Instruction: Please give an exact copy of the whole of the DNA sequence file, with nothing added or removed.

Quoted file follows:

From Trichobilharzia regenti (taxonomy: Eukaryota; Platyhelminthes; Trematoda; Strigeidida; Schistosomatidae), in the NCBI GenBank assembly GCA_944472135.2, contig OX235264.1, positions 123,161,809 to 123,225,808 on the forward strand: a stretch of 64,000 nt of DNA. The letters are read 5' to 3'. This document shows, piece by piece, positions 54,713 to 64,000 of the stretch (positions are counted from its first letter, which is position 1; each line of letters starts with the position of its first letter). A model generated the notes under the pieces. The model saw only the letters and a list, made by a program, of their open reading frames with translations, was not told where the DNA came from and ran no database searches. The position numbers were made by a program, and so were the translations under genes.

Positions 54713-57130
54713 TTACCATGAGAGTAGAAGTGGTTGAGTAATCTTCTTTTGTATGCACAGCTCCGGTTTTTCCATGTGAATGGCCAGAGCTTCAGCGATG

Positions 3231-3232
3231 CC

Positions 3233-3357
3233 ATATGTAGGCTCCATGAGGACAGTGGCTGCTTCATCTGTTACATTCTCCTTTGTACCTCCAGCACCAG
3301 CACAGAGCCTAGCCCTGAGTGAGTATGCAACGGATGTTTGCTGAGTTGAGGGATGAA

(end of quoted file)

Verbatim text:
From Trichobilharzia regenti (taxonomy: Eukaryota; Platyhelminthes; Trematoda; Strigeidida; Schistosomatidae), in the NCBI GenBank assembly GCA_944472135.2, contig OX235264.1, positions 123,161,809 to 123,225,808 on the forward strand: a stretch of 64,000 nt of DNA. The letters are read 5' to 3'. This document shows, piece by piece, positions 54,713 to 64,000 of the stretch (positions are counted from its first letter, which is position 1; each line of letters starts with the position of its first letter). A model generated the notes under the pieces. The model saw only the letters and a list, made by a program, of their open reading frames with translations, was not told where the DNA came from and ran no database searches. The position numbers were made by a program, and so were the translations under genes.

Positions 54713-57130
54713 TTACCATGAGAGTAGAAGTGGTTGAGTAATCTTCTTTTGTATGCACAGCTCCGGTTTTTCCATGTGAATGGCCAGAGCTTCAGCGATG

Positions 3231-3232
3231 CC

Positions 3233-3357
3233 ATATGTAGGCTCCATGAGGACAGTGGCTGCTTCATCTGTTACATTCTCCTTTGTACCTCCAGCACCAG
3301 CACAGAGCCTAGCCCTGAGTGAGTATGCAACGGATGTTTGCTGAGTTGAGGGATGAA